Spring comic overhauls childhood memories
"There wasn't a weather incident in Japan today was there?" Gilbert Gottfried asked after he finished pacing across the stage and lapping up the applause from his grand entrance. The reference to his past fallout with Afflack put him off to a gut-busting start with the Brockport audience.
From there on, there was rarely a lull amongst the crowd as Gottfried packed his raunchy set with content stretching from napkin humor to the history of Christianity.
It has been more than two decades since Gottfried took on the role of Iago in the animated Disney feature Aladdin (1992). However, many of the students on the Brockport campus packed into the ballroom with fond memories of the devious little parrot and the iconic gravelly voice that brought him to life.
To a number of folks in the crowd, this man was a living cartoon linking to warm childhood memories of the classic `90s Disney animation. Those who walked into the show expecting to rekindle these warm memories were in for a rude and foul-mouthed awakening. It turns out the Iago everyone remembers is an obnoxious little man who kills it with his 'guy walks into a bar'-esque stories about teenage masturbation.
His voice acting role in Aladdin is what helped make Gottfried a household name across the country, but his work as a stand-up comedian stretches back to his years as a teenager growing up in New York City. Gottfried joked he got into showbusiness because he was, "too stupid for anything else."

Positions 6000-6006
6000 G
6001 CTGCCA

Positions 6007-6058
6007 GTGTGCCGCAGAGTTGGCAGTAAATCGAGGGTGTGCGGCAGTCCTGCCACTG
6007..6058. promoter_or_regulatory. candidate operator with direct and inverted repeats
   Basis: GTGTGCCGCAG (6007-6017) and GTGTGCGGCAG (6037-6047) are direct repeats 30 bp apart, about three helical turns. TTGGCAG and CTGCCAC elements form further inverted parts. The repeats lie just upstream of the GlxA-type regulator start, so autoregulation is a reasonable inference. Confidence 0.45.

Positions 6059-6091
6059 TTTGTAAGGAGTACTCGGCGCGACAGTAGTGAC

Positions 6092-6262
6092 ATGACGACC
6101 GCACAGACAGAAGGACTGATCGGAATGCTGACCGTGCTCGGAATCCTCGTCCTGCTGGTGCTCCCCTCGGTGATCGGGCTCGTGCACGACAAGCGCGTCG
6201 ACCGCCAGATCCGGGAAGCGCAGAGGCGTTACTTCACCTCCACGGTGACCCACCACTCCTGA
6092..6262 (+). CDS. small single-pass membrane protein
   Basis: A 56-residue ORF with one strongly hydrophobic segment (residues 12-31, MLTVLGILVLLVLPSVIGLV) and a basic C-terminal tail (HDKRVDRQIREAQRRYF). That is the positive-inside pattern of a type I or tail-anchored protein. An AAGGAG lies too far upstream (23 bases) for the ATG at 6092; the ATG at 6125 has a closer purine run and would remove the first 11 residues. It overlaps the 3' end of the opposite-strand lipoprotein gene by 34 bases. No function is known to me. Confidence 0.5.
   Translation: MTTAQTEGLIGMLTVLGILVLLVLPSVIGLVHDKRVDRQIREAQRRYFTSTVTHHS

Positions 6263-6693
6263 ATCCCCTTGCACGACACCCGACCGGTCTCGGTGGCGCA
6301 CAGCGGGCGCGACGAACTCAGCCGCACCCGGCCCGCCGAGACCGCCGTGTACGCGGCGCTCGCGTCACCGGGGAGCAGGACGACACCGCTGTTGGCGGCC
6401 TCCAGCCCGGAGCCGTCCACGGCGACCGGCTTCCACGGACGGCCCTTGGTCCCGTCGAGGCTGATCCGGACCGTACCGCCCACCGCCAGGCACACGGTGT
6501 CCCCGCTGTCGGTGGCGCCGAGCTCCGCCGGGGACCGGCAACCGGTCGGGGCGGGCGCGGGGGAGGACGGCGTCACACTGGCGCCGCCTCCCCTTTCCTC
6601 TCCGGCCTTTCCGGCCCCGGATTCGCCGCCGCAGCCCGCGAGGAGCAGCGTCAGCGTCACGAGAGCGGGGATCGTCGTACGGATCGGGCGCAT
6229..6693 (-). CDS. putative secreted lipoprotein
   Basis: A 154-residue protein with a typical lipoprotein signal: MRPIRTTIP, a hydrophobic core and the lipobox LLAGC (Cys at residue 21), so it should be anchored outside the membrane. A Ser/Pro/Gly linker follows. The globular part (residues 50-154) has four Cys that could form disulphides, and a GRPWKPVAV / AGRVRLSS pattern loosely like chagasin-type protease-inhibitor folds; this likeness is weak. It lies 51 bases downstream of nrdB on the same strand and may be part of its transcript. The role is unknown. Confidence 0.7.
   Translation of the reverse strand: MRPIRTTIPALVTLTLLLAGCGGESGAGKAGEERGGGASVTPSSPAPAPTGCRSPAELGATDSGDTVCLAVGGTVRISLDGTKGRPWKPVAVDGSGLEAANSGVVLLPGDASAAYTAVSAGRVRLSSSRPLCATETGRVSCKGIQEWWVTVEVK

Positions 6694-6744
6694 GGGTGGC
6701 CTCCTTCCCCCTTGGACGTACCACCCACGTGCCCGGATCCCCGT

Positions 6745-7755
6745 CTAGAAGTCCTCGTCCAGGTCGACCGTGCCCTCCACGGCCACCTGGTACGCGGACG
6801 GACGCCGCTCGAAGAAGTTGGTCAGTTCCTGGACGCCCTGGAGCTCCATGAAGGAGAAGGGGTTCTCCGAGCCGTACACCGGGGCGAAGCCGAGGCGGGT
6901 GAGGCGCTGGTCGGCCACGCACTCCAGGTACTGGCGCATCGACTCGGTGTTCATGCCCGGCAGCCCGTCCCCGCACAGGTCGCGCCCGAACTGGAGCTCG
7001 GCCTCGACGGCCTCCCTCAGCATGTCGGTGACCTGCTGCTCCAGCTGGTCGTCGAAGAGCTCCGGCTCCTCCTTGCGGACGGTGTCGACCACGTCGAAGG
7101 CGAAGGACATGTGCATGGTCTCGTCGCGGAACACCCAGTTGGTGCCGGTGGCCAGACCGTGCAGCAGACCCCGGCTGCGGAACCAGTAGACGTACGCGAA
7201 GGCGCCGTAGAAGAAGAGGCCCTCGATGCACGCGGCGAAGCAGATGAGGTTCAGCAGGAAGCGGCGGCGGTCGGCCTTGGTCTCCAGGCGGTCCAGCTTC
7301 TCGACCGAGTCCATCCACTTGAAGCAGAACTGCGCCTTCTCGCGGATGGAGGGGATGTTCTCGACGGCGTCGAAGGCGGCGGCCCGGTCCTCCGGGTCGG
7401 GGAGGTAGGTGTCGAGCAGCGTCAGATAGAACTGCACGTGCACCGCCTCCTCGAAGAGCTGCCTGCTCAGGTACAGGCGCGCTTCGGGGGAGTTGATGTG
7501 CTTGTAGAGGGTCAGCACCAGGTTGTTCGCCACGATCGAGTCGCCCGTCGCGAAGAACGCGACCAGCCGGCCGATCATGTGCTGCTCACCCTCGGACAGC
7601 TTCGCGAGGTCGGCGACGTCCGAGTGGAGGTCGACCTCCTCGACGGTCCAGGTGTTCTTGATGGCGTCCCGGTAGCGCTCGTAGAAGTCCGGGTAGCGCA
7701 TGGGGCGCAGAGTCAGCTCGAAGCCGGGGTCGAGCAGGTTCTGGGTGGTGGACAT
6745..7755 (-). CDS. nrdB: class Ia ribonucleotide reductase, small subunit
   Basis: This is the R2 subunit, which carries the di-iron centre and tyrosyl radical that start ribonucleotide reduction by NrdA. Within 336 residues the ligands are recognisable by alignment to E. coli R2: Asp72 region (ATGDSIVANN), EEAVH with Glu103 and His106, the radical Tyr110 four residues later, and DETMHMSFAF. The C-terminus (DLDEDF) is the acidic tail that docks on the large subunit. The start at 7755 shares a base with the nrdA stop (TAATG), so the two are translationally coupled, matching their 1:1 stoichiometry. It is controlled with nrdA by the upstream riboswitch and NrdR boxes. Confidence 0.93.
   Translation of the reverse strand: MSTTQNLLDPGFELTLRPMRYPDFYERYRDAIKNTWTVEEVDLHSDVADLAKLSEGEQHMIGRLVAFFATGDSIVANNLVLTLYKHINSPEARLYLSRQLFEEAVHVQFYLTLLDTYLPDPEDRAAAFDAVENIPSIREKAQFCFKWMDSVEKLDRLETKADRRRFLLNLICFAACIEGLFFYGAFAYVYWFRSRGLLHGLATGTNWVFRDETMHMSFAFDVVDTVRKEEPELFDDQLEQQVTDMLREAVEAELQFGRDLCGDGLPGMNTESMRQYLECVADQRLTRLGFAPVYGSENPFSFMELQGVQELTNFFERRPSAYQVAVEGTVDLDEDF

In a post-show interview he reminisced of a moment when he was growing up and realized something about the way people looked and felt about entertainers.
"If you were successful in showbusiness, but totally stupid, that was respected," Gottfried said. "If you heard Johnny Depp couldn't tie his shoelaces, you might think, 'Wow, what an artist.' But a grocer who can't tie his laces is an idiot."
With more than 30 years to improve his craft on stage, he was able to keep the crowd rolling with laughter. It may be too soon to tell, but experiencing Gottfried might have just rewritten the past 20 years of Disney history for those in attendance that night.
Before seeing the show one might have doubts about the quality of performance that would be delivered to our campus audience. Gottfried is known for his raunchy humor. Any YouTube video will attest to his knack for going all-out with graphic details. His ability to do so is what makes him a keeper of the legendary comedian's bit titled "The Aristocrats."
"The Aristocrats" is an improvised story of a family in showbiz that performs multiple obscene acts on each other in front of a curious talent agent. The single joke has the potential to last anywhere from five minutes to an hour.
This age-old joke has become almost a competition amongst major comics as each one looks to outcraft the other by amping up the story with content more extreme than before. Gottfried, amongst others, is known for telling the story with the most vigor and vile details.
However, this was not the case. Through and through Gottfried refused to pull any punches as some might have expected him to. He preserved his act with all its rivetingly rotten jokes in all of their glory.
Building his performance to a crescendo where he reinforces his 'shot in the mouth' joke with bold detail.
In what seemed to be an off -kilter decision to bring in such a comic, you can't deny the resulting laughter that filled the Union Ballroom that night.
Besides stand-up comedy and voicing Iago, Gottfried has also appeared in several TV shows like Law and Order: Special Victims Unit and appears somewhat regularly in Comedy Central's celebrity roasts. He has also voiced Iago in the popular video game series Kingdom Hearts.
The students of Brockport thoroughly enjoyed watching Gottfried perform for us and welcomed him into our town with open arms.
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